Bush's brush paints global leaders, features Manmohan Singh

Bush's brush paints global leaders, features Manmohan Singh

Bush's brush paints global leaders, features Manmohan Singh

George W. Bush has opened the first public exhibition of his works of over 24 portraits of world leaders, including Prime Minister Manmohan Singh, he met as president of the United States.

After graduating from dogs and cats and landscapes, Bush has produced a collection of never-before-seen portraits of foreign leaders he met as the 43rd President from 2001 to 2009 and put them on display at his presidential library in Dallas.

The exhibit is titled "The Art of Leadership: A President's Personal Diplomacy" and also include photographs and artifacts of his interactions with these leaders.

67-year-old Bush picked up painting two years ago after the Yale historian John Lewis Gaddis suggested he read an essay by late British Prime Minister Winston Churchill, 'Painting as a Pastime.'

After experimenting with an iPad sketch application, he began lessons with Gail Norfleet, a noted Dallas painter. He started by painting his pets, producing scores of works.

"I spent a lot of time on personal diplomacy and I befriended leaders," Bush says in a seven-minute video produced by the History Channel that greets visitors to the George W. Bush Presidential Center, on the campus of Southern Methodist University.

"I learned about their families and their likes and dislikes, to the point where I felt comfortable painting them," he says.

The Bush Presidential Center is using these paintings to help broaden the image of Bush and is hoping to show "what it takes to be a personal diplomat," said Margaret Spellings, president of the center, emphasizing one-on-one relationships with his fellow heads of state were very important to him.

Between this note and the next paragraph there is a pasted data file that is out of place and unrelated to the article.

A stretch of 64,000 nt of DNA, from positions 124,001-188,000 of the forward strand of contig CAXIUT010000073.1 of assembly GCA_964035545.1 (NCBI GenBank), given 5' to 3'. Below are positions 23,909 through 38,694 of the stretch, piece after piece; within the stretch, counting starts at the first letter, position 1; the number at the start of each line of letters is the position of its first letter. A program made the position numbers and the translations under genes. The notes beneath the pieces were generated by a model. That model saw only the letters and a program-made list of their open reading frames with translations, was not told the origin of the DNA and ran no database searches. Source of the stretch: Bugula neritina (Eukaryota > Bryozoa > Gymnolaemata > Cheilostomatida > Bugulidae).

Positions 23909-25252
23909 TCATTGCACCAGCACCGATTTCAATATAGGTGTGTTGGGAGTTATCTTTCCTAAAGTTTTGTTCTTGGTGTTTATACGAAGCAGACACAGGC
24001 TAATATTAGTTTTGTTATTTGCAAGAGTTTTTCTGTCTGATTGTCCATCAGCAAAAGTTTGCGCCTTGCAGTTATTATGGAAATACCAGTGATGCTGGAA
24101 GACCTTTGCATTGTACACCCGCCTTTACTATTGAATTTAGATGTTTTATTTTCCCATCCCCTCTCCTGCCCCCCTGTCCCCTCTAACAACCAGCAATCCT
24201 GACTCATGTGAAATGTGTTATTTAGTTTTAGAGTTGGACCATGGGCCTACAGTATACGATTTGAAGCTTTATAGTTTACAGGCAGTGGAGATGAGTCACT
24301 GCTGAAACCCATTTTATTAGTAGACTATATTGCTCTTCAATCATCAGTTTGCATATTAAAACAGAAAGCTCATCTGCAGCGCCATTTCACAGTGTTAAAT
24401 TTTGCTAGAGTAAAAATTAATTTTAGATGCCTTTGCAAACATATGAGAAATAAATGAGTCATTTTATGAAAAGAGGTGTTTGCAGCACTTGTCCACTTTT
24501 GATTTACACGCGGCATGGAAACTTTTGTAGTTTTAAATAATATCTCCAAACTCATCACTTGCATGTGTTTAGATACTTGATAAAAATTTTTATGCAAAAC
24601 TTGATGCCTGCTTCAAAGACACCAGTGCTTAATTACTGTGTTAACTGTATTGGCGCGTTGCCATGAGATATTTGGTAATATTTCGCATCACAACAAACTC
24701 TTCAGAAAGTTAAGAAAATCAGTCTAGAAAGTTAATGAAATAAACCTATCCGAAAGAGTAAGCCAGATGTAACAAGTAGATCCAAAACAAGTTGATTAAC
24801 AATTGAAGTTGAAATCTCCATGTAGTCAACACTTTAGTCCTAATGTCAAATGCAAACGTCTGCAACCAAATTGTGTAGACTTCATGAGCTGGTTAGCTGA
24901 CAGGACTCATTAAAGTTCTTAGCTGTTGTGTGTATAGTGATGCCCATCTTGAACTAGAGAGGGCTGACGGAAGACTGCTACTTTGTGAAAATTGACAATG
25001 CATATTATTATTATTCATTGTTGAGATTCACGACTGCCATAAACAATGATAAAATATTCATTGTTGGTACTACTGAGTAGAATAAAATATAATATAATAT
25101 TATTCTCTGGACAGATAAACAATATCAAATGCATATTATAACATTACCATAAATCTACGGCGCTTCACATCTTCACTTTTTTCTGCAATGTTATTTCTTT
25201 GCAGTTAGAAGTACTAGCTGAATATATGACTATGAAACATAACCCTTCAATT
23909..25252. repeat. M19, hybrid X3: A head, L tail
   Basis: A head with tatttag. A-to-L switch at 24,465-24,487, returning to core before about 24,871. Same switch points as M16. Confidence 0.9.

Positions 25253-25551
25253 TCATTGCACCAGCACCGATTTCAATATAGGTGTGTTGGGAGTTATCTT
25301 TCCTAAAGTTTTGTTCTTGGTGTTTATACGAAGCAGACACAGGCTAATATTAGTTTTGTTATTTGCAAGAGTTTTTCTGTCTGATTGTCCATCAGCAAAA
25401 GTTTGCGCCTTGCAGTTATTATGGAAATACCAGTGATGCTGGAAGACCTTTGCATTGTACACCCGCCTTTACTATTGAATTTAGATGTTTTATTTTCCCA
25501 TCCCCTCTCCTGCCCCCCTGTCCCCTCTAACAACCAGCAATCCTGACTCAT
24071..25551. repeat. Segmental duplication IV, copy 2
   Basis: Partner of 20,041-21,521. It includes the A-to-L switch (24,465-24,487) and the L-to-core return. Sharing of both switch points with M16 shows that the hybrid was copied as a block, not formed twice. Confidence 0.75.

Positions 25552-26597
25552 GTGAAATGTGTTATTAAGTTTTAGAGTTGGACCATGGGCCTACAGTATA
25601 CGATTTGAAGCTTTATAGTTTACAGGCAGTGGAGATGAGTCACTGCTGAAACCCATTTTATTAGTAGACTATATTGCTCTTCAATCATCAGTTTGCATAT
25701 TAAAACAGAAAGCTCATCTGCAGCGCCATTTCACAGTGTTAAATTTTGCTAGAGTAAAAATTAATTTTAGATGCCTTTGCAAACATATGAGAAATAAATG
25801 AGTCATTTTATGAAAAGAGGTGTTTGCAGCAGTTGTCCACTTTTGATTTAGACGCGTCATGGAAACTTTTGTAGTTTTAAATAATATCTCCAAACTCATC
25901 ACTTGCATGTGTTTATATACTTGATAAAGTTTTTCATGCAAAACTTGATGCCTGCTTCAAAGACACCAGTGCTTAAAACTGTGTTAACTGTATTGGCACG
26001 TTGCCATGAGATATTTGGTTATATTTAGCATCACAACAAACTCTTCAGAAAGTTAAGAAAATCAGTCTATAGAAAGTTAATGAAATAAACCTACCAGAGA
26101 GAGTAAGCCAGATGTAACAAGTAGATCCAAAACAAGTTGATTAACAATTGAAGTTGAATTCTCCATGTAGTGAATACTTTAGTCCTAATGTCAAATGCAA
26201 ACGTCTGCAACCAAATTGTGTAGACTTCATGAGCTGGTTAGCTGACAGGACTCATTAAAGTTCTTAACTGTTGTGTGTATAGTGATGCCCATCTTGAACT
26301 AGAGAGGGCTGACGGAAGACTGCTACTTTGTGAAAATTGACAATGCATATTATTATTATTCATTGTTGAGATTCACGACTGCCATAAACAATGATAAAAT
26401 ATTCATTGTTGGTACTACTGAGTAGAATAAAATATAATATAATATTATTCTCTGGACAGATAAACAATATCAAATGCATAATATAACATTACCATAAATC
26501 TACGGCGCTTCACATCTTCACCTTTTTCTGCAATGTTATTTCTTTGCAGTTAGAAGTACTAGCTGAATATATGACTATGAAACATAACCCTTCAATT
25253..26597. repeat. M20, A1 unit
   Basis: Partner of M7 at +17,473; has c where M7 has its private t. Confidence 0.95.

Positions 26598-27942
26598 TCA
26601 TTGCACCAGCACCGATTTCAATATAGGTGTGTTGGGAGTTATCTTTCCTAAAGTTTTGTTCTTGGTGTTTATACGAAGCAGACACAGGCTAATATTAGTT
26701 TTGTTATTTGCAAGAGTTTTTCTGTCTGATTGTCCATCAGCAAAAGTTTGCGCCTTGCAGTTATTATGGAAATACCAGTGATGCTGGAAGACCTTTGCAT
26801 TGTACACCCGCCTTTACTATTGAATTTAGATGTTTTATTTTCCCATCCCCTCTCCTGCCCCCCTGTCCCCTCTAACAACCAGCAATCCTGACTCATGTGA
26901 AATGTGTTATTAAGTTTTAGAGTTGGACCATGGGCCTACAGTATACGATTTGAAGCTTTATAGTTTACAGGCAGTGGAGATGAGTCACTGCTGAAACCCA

Apart from Prime Minister Singh, world leaders whose portraits painted by Bush include those of Russian President Vladimir Putin, German Chancellor Angela Merkel, Afghan President Hamid Karzai, former British Prime Minister Tony Blair, former Japanese premier Junichiro Koizumi, ex-Chinese president Jiang Zemin, former Pakistani president Pervez Musharraf and Tibetan spiritual leader the Dalai Lama.

Prime Minister Singh had praised Bush during a visit to Washington in September 2008, saying, "The people of India deeply love you. And all that you have done to bring our two countries closer to each other is something history will remember for ever."

"In the last four and half years that I have been Prime Minister, I have been the recipient of your generosity, your affection, your friendship. It means a lot to me and to the people of India," he said.

"When the history is written, I think it will be recorded that President George W. Bush played a historic role in bringing our two democracies closer to each other," Singh had said while thanking the then US president for his role in ending India's nuclear apartheid.

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